The results of the ELISA test statistically correlated with the cases of bacterial vaginosis when analysed by Chi-Square test (p < 0.05). Analysis of variance showed that there was a significant variation (p < 0.05) between the titres of antibodies detected in women categorised by Nugent’s criteria (Table/Fig 2). Scheffe’s multiple range tests showed that there was a statistically significant difference in the titer of sIgA antibodies to G.vaginalis, between normal women and women with bacterial vaginosis (p < 0.05) and also between normal women and women with intermediate flora (p < 0.001). But, there was no significant difference between the titer of the sIgA antibodies against G.vaginalis of women with bacterial vaginosis and those with intermediate flora (p = 0.735).


We developed an indirect enzyme immunoassay (ELISA) for the estimation of sIgA antibody levels in the vaginal discharge against G.vaginalis by using whole cell antigen. The vaginal discharge samples were tested in duplicate and also the ELISA tests were repeated by using both G.vaginalis ATCC 14018 and also vaginal isolates as antigens. The intra assay and inter assay variations have been found to be minimum.

We found that only 38% of the women with bacterial vaginosis showed elevated titers of the sIgA antibodies against G.vaginalis. The reason for low positivity may be because of IgA depletion as observed in cases of bacterial vaginosis in past studies. In studies which were conducted earlier, many women showed extensive IgA and IgM degradation in the vaginal washings, whereas the IgG titer was intact. The IgA degradation correlated with a high titer of the sialidase enzyme in the vaginal discharge, which was produced by the organisms which were associated with bacterial vaginosis (11),(13).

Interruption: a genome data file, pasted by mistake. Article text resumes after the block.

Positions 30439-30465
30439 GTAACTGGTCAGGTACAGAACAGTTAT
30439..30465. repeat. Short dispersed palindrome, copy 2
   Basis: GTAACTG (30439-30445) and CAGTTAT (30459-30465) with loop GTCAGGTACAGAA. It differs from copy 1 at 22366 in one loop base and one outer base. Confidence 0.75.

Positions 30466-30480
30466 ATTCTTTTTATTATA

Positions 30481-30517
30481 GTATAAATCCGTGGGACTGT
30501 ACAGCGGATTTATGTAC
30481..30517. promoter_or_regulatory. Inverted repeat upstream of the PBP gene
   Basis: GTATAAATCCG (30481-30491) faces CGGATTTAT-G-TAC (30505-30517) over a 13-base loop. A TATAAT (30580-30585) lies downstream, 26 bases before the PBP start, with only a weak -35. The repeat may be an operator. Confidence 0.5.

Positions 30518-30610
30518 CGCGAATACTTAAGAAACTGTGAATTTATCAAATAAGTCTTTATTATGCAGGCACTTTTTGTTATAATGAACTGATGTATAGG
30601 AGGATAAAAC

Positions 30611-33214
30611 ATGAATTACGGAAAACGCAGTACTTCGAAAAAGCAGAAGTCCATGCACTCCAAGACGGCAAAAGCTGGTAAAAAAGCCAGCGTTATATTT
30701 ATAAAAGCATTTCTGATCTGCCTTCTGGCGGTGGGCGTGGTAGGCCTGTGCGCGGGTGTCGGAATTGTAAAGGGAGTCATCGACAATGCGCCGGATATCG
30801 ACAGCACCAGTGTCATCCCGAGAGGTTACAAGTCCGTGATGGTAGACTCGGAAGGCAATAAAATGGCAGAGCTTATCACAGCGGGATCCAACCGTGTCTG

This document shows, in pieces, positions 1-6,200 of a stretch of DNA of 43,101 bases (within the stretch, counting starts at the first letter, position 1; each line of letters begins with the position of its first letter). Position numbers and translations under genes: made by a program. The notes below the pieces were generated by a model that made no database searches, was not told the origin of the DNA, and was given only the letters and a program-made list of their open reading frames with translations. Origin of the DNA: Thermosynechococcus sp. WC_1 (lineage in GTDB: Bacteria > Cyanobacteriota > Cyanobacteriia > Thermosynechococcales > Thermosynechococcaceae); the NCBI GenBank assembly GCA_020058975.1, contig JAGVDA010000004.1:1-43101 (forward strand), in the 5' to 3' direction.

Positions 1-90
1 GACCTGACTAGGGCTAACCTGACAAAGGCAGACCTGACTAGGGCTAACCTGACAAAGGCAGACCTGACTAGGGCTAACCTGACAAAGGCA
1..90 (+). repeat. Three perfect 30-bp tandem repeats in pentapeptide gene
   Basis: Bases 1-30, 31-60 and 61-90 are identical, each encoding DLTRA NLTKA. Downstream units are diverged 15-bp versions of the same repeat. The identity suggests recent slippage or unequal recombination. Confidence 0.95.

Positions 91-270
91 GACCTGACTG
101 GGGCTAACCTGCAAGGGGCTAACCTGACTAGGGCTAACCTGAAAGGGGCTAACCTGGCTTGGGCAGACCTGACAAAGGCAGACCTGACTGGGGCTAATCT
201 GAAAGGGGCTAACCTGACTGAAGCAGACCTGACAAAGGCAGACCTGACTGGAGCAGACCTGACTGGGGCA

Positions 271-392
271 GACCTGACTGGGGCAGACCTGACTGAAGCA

High titres of the sialidase enzyme and low titres of sIgA correlated with an adverse pregnancy outcome, especially preterm delivery and low birth weight. High titres of sIgA and low levels of the sialidase enzyme were followed by a good pregnancy outcome. So, the sIgA antibodies against G.vaginalis appear to be protective (11),(13). There is only one Indian study on the detection of sIgA in the vaginal discharge of women with bacterial vaginosis (14). This study showed that women with a low BMI (body mass index) did not show elevated titers of sIgA in their vaginal discharge (14). In our study, most of the women belonged to the low socioeconomic status. It is possible that the women with low titres of sIgA may be having a low body mass index.

It is not certain whether women with intermediate flora can revert back to the normal flora or complicate into bacterial vaginosis. In the present study, 33.3% of the women with intermediate flora showed a significantly high titre of sIgA antibodies. It is possible that women with intermediate flora, who do not have sIgA antibodies, may have high titres of the sialidase enzyme activity in their discharge and hence, may develop bacterial vaginosis. Further studies are needed to prove this aspect of the pathogenesis of bacterial vaginosis.

All women with bacterial vaginosis or with intermediate flora do not show significant titres of the sIgA antibodies to G.vaginalis. So, the detection of sIgA to G.vaginalis in the vaginal discharge cannot be used as a means for the diagnosis of bacterial vaginosis.

Key Message

All women with bacterial vaginosis or with intermediate flora do not show significant titres of sIgA antibodies to G.vaginalis. The detection of sIgA to G.vaginalis in the vaginal discharge cannot be used as a means for the diagnosis of bacterial vaginosis


The authors are grateful to Manipal University for providing the facilities to perform the study. We are grateful to the clinicians who were working in the obstetrics and gynecology departments of the hospitals which were under study for helping with sample collection. We thank the statistician, Mr. Shashidhar Kotian Associate Professor, Department of Community Medicine, Kasturba Medical College, Mangalore, Manipal University, for helping us with the statistics.


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  • EBSCOhost
  • Google Scholar
  • HINARI Access to Research in Health Programme
  • Indian Science Abstracts (ISA)
  • Journal seek Database
  • Google
  • Popline (reproductive health literature)